It seems it is increasingly difficult for large IP boutiques to compete in a world where full service mega-firms continue to grow and are capable of providing one-stop-shop services to meet all the needs of a client. This seems to be true of Darby & Darby as well, and if what they say can be taken at face-value, it seems that the decision to dissolve was made prior to the acceleration of a downward spiral. Perhaps Darby & Darby just wanted to go out on their own terms, rather than as a result of mounting financial pressure.
According to the homepage of Darby & Darby, the firm describes itself as follows:
Darby & Darby, P.C. is a full-service intellectual property law firm. As one of the oldest intellectual property firms in the world, we have long been an important player in pioneering and precedent-setting IP matters. Our attorneys hold advanced technical degrees and have distinguished academic credentials. We are intellectual property strategists, counseling our clients on how to maximize the value of their patents, trademarks, copyrights, and trade secrets.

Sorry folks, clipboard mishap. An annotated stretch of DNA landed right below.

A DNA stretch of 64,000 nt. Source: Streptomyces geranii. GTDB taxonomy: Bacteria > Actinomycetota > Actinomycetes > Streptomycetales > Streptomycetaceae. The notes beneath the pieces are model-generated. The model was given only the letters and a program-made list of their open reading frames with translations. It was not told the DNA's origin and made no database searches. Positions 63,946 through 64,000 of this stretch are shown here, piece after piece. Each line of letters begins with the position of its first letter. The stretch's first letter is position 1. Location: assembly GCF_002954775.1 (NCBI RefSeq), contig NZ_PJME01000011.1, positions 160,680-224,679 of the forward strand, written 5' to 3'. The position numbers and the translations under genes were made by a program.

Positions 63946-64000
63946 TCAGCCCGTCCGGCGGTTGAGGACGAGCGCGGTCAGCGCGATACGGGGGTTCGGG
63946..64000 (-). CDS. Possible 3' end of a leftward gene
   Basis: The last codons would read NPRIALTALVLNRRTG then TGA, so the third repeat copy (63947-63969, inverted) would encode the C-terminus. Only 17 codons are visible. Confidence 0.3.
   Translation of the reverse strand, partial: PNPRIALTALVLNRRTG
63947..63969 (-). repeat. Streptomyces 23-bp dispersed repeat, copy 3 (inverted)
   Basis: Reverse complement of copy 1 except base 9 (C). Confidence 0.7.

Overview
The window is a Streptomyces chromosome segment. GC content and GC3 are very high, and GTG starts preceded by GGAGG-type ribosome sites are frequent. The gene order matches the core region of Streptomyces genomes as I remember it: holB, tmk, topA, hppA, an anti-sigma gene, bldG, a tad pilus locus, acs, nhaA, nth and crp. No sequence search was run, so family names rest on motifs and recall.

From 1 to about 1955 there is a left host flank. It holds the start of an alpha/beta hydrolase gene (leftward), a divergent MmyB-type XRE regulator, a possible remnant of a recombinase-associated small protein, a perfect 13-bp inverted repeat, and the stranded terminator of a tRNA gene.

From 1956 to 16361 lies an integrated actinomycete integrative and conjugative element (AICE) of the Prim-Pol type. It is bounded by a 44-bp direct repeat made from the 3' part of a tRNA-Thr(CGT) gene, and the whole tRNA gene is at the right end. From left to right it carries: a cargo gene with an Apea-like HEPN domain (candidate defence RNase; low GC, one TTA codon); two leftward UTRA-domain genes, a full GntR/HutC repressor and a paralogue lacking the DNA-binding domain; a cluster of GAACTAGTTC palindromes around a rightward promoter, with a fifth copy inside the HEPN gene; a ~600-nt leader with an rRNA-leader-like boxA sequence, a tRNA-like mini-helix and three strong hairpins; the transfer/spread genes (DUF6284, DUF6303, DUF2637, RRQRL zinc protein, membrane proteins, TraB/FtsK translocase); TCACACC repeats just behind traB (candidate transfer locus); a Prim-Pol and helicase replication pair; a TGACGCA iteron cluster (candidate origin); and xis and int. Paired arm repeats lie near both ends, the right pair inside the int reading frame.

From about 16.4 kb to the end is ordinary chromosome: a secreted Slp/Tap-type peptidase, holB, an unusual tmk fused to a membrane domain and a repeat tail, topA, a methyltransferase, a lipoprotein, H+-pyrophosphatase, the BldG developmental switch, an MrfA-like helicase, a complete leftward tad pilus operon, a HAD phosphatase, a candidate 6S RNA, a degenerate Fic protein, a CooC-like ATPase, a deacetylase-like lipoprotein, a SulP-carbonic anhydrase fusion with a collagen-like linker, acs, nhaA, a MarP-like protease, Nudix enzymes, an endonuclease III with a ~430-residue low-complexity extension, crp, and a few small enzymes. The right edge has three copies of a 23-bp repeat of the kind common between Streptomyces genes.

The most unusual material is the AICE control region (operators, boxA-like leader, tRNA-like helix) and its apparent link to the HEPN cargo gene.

There is no doubt that Darby & Darby has been a major player in the intellectual property world for a very long time, and while it is never easy to see the dissolution of such a venerable name, and even harder to watch our friends and colleagues go through the associated stress of such a closing, in time the industry will absorb the attorneys and support staff and the industry will proceed onward. At a time with such economic upheaval, such a loss could find many looking for work longer than usual though.